Read the full article.

Process of Setting Up a Company

The ABL Young Lawyer’s Group has published its 8th Report on ‘Process of Setting Up a Company”. The Report provides a brief overview of the most important legal considerations for individuals or organisations wishing to establish business operations in each of the countries mentioned.

Read the full article.

The USA States Sentencing Guidelines - "USSG"

In the United States, the Federal Sentencing Guidelines is the manual most often used to punish people convicted of federal crimes.

Judges use the US States Sentencing Guidelines ("Guidelines" or "USSG") to figure out the length of a sentence. The basic idea behind these Guidelines is that similar crimes committed under similar circumstances should be punished comparably regardless of in which State it was committed.

These guidelines are not mandatory but federal judges that want to apply a sentence that deviates from them must explain their decision in writing.

European Union - Personal Data Protection Rights

Blaise Krähenbühl, Lawyer at the ABL member firm DGM Avocats in Geneva, has written an article on Personal Data Protection Rights within the Framework of International Automatic Exchange of Financial Account Information. 

The introduction of international automatic exchange of financial account information (AEOI) represents a significant leap forward in combatting tax fraud and avoidance. Meanwhile, data protection legislation is developing rapidly to take into account the latest progress in information technology and more rights are being granted to data subjects. The aim of this article is to determine the extent to which data protection provisions may impact the AEOI and identify a minimum common standard of taxpayer rights from a data protection perspective.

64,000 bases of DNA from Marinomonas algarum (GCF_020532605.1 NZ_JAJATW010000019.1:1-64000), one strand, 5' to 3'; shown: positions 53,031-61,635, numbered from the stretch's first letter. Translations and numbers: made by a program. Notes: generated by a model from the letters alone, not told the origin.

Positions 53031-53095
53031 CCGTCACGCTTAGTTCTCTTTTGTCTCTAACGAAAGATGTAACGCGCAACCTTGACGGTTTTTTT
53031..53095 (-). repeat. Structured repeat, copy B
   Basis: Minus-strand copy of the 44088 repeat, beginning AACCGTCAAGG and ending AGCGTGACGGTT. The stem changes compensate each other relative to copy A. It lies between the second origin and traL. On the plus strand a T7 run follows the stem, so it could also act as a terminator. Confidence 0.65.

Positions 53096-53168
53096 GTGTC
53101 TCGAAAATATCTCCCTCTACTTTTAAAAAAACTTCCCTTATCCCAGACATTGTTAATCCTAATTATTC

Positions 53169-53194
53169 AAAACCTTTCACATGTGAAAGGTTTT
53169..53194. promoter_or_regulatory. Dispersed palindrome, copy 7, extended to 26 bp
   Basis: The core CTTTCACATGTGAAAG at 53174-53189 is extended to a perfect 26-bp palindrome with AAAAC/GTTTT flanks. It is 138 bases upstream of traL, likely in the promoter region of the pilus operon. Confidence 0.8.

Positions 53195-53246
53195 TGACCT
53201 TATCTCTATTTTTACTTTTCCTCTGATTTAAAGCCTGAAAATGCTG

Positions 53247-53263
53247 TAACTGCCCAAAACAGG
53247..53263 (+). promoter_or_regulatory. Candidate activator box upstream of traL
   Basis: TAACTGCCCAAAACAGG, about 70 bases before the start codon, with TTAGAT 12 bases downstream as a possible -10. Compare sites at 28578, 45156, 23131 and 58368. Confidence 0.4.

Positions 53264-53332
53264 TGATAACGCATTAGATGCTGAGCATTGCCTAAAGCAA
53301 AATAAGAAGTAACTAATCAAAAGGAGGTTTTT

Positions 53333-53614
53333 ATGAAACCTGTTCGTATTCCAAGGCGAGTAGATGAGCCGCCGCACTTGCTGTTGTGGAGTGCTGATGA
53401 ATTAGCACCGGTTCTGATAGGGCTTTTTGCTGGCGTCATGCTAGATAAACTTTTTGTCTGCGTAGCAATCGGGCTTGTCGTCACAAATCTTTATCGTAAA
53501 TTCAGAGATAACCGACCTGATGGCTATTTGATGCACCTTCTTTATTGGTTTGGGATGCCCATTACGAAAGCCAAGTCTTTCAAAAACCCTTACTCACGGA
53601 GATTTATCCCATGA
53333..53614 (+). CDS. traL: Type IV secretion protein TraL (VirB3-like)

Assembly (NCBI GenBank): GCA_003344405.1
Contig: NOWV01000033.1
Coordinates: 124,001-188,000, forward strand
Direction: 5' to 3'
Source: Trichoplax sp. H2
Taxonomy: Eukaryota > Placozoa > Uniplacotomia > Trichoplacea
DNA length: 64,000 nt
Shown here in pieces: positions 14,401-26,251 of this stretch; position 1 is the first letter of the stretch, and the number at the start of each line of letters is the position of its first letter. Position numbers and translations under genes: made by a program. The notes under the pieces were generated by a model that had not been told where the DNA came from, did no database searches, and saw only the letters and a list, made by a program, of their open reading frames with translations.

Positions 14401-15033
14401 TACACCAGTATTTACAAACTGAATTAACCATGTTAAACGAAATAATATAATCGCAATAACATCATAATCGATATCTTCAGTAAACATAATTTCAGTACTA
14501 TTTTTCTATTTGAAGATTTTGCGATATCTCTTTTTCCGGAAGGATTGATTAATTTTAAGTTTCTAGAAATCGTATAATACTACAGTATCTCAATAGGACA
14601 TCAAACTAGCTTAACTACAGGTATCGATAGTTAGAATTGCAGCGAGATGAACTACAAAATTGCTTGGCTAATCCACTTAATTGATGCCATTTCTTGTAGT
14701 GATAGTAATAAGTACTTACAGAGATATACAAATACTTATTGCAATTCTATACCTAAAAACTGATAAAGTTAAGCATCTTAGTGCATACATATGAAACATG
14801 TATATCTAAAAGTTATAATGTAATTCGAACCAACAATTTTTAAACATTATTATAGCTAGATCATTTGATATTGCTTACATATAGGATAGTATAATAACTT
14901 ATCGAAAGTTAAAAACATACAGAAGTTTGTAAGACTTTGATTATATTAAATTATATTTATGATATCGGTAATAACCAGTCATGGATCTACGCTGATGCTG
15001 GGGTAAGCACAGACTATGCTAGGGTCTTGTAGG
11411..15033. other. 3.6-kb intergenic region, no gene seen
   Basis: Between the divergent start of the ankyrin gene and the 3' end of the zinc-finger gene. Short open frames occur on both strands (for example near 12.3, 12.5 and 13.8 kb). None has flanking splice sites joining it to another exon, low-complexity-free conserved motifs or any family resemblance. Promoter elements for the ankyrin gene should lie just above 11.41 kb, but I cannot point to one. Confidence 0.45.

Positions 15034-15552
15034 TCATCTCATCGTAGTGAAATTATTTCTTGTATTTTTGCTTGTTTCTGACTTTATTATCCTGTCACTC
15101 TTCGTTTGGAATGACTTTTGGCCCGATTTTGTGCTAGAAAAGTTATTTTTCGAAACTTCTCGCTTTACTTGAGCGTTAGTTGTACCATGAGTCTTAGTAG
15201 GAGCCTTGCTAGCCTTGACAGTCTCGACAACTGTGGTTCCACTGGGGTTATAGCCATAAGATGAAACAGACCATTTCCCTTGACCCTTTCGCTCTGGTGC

The article was published by IBFD.


Due Diligence in Business Acquisitions

Due diligence is a vital process that you need to go through to check the financial position and viability of a business you are proposing to buy. It is also something that should be done when awarding contracts or agreeing to extend credit facilities.

This article explains the due diligence process and what to do if you identify a problem.

Click here to read the full article.

The IDW and the Assurance Standard 980:2011

Thanks to Compliance, institutions are able to conduct their operations and activities ethically, with the highest level of integrity, whilst at the same time fulfilling all of the legal and regulatory requirements (known as external requirements) and all of the industry regulations, policies and procedures adopted by firms (known as internal requirements).

Nowadays, there is no question that putting in place an efficient and effective Compliance Management System (CMS) within institutions can diminish or even nullify the risk of penalties, lawsuits or the definitive closure of businesses.

If we focus on Compliance Management Systems (CMS), the IDW AssS 980 is the standard used by German Public Auditors. Any deviation of these standards may count against them  in respect of claims to damages and legal claims brought before criminal proceedings or their professional supervisory body. 

This article describes the IDW AssS 980 and its basic CMS elements.